It is not long ago, that the B2B content marketing institute released its annual content marketing prediction (in this case for 2014 – more here). Throughout the report, two things became apparent, content marketing has grown widely (with 93% of B2B engaging in some form of content marketing) and thus gained more attention in yearly budget rounds.
However, at the very same time, only 42% of B2B content marketers judge their own efforts as effective. Although this is an uplift from 2013 of 6%, we can see still a large number of marketers engage in a practice doomed non-effective by themselves.
Even more interesting is the fact, that over 73% of marketers state to produce more content than the year before; with a large percentage even having a dedicated person to content marketing and a documented content marketing strategy.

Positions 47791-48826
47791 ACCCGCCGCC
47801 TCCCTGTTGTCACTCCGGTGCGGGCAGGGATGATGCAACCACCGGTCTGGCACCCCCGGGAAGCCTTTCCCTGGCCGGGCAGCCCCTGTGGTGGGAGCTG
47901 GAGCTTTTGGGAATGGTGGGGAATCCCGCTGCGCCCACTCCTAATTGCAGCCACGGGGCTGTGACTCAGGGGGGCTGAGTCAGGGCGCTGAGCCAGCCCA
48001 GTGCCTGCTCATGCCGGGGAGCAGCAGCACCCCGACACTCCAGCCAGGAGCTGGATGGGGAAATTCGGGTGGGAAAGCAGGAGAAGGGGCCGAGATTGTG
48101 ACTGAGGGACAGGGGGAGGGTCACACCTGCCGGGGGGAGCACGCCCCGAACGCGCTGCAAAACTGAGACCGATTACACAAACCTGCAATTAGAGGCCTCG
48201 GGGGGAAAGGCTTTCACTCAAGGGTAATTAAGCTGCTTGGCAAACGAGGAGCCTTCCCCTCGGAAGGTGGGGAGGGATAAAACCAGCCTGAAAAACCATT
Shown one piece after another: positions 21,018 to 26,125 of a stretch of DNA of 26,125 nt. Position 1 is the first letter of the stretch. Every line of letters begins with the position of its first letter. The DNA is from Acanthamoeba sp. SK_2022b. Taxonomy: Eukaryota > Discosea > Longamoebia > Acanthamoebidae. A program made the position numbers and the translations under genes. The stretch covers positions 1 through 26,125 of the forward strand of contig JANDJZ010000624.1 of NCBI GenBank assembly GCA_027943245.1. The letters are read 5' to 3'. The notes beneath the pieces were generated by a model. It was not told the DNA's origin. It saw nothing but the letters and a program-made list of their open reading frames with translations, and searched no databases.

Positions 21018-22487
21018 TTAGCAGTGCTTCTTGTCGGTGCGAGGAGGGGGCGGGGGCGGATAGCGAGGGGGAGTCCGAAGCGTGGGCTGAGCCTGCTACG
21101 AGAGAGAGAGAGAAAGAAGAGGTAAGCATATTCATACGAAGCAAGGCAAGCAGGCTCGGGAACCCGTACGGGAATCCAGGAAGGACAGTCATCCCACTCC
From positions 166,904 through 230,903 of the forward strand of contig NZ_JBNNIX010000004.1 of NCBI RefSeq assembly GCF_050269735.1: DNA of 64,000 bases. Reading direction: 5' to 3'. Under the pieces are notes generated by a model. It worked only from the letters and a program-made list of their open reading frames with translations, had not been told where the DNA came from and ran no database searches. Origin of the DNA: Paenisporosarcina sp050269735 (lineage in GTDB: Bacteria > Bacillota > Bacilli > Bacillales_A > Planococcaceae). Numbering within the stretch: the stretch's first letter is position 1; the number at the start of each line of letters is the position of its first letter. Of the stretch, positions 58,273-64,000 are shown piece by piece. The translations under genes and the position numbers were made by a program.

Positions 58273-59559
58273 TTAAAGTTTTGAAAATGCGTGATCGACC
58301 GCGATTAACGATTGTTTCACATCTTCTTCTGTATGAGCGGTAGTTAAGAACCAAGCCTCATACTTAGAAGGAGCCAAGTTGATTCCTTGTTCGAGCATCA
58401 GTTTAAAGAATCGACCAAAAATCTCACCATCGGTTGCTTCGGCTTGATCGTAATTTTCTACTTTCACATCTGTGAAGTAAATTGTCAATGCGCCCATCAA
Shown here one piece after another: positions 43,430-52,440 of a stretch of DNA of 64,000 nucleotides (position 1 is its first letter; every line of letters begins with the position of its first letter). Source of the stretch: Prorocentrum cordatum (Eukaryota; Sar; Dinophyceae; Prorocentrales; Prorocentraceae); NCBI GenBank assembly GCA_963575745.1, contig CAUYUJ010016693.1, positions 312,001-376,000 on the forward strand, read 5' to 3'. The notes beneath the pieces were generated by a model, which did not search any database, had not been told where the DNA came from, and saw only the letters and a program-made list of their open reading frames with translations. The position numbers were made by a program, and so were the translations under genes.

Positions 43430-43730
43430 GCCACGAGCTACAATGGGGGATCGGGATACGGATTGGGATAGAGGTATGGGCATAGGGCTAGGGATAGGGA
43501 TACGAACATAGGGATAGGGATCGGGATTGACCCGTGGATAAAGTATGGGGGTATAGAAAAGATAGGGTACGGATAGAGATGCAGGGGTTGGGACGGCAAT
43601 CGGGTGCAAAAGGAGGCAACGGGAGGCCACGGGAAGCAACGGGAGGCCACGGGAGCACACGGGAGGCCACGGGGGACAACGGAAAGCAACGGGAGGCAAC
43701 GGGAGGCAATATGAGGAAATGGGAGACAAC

YET, if we contrast the latest McKinsey study (more here) on B2B communication (although brand focused), it becomes apparent that the effectiveness rating giving by content marketers (most likely on the skewed goal setting and remaining issues to measure the success of their programs) are in contradicting to the perceived brand strengths (post communication) in the market. Brand Awareness was stated as the number one content marketing goal by B2B’s for 2014 (82%); but as it seems, the focus remains on internally centred and not customer centric.
I am thus wondering if the stated success metrics and effectiveness rating of B2B content marketing programs are in line with customer perceptions or if B2B’s are still largely trapped in using gut feeling or sales as an overall measure of success. Contrasting both studies on that aspect, I have my ongoing doubts.